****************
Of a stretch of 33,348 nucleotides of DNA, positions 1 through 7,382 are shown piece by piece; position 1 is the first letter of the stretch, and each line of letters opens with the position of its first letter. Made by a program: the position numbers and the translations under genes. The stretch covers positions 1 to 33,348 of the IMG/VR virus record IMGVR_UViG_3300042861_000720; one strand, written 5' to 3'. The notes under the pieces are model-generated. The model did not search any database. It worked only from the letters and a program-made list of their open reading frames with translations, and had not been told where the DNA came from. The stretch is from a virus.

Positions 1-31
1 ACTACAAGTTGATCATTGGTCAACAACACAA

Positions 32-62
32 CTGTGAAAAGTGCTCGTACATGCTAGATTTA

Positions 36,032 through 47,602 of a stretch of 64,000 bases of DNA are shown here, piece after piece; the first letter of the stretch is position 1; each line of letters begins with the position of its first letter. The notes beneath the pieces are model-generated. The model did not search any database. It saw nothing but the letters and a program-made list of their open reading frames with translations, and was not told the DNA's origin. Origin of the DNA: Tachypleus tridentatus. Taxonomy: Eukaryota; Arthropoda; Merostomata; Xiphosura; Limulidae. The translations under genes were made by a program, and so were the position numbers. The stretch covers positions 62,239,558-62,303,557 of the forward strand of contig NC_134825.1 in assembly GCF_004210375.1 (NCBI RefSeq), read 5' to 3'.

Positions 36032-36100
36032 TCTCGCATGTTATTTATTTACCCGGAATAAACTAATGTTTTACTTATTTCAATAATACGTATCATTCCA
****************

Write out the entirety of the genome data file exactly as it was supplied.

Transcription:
Of a stretch of 33,348 nucleotides of DNA, positions 1 through 7,382 are shown piece by piece; position 1 is the first letter of the stretch, and each line of letters opens with the position of its first letter. Made by a program: the position numbers and the translations under genes. The stretch covers positions 1 to 33,348 of the IMG/VR virus record IMGVR_UViG_3300042861_000720; one strand, written 5' to 3'. The notes under the pieces are model-generated. The model did not search any database. It worked only from the letters and a program-made list of their open reading frames with translations, and had not been told where the DNA came from. The stretch is from a virus.

Positions 1-31
1 ACTACAAGTTGATCATTGGTCAACAACACAA

Positions 32-62
32 CTGTGAAAAGTGCTCGTACATGCTAGATTTA

Positions 36,032 through 47,602 of a stretch of 64,000 bases of DNA are shown here, piece after piece; the first letter of the stretch is position 1; each line of letters begins with the position of its first letter. The notes beneath the pieces are model-generated. The model did not search any database. It saw nothing but the letters and a program-made list of their open reading frames with translations, and was not told the DNA's origin. Origin of the DNA: Tachypleus tridentatus. Taxonomy: Eukaryota; Arthropoda; Merostomata; Xiphosura; Limulidae. The translations under genes were made by a program, and so were the position numbers. The stretch covers positions 62,239,558-62,303,557 of the forward strand of contig NC_134825.1 in assembly GCF_004210375.1 (NCBI RefSeq), read 5' to 3'.

Positions 36032-36100
36032 TCTCGCATGTTATTTATTTACCCGGAATAAACTAATGTTTTACTTATTTCAATAATACGTATCATTCCA